Sunday, July 21, 2024
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Economic uncertainty prompts gardening revival

Virginia’s current stay-at-home order has left many of us feeling

Wes Riddell enjoys watering his vegetable garden (and creating mud puddles to jump in.)

stressed, depressed and bored among other things. It has undoubtedly become a daily struggle to find ways to cope with current conditions while remaining productive and optimistic. Recent articles from the New York Times and Washington Post suggest that many Americans are turning to backyard vegetable gardening as a source of solace. Since the beginning of this pandemic, many large seed companies, such as W. Atlee Burpee & Co. (Burpee) have noted a massive influx in seed sales and increased website traffic. It seems that gardening is both a therapeutic pastime and a means of self-reliance that appeals to skilled gardeners and beginners alike.

Throughout history, economic hardship seems often to be tied with gardening trends. In 1917, at the beginning of the First World War, the National War Garden Commission was created to encourage Americans to grow their own gardens in hopes of combating the food shortage that was expected to come with the war. Victory gardens, as they came to be called, gained massive popularity. According to, “3 million new garden plots were planted in 1917 and more than 5.2 million were cultivated in 1918, which generated an estimated 1.45 million quarts of canned fruits and vegetables.”

Again the call to plant victory gardens was echoed in the wake of the Second World War. The Master Gardener program reports that, “Some 20 million victory gardens were planted, and by 1943, these little plots produced 40 percent of all vegetables consumed in the U.S.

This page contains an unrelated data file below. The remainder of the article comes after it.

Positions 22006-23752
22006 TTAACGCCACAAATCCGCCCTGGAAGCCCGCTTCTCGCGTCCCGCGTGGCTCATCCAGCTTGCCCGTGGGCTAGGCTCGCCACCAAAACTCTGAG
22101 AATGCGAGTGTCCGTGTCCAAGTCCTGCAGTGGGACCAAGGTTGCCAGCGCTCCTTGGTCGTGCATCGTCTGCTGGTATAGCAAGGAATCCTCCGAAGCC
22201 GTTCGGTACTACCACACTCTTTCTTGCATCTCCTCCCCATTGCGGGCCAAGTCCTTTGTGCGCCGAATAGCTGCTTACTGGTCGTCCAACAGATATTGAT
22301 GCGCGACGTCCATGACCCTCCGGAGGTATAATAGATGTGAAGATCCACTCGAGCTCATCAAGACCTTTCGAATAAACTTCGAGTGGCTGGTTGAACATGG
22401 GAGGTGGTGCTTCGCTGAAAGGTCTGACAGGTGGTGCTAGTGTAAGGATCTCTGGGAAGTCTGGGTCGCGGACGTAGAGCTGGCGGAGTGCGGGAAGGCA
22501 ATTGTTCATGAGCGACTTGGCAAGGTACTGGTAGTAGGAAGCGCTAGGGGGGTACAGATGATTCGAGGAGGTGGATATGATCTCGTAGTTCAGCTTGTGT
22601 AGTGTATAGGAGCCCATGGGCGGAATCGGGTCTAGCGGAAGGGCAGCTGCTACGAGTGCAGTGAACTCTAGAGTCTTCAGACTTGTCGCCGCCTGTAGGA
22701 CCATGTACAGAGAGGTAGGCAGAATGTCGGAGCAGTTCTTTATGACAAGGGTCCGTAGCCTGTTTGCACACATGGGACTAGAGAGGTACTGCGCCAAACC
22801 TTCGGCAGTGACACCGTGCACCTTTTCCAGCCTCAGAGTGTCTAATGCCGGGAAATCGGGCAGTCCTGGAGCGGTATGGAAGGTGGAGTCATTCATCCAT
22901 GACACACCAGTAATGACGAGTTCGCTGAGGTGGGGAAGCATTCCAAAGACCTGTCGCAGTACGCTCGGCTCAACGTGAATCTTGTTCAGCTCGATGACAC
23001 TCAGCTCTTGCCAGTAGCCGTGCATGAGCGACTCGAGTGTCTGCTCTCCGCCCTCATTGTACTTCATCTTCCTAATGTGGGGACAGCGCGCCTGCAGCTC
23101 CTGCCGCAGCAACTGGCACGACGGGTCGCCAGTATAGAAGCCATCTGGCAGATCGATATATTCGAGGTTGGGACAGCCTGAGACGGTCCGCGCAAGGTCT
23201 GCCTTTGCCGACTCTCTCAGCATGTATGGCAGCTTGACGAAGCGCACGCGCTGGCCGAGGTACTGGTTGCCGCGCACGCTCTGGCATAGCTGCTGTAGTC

The recession of 2009 also prompted an increased interest in the gardening industry as seed companies reported dramatic upswings in sales. According to one CNN article from 2009, Burpee, the largest seed and gardening supply store in the country, reported a 25-30% spike in vegetable seed and plant sales. “I’ve been in the business for 30 years, and I’ve never seen anything like it — even remotely like it,” said George Ball, chairman and chief executive officer.

Though the circumstances are certainly different between times of war and times of recession and economic hardship, the thinking seems to be inline as Americans are looking to save money, find a sense of self-reliance, security and spend time outdoors while producing something tangible and beneficial.

Luckily, in the Northern Neck, we have a number of excellent gardening supply stores, many of which are small family-owned businesses that could greatly benefit from our patronage at this time. 

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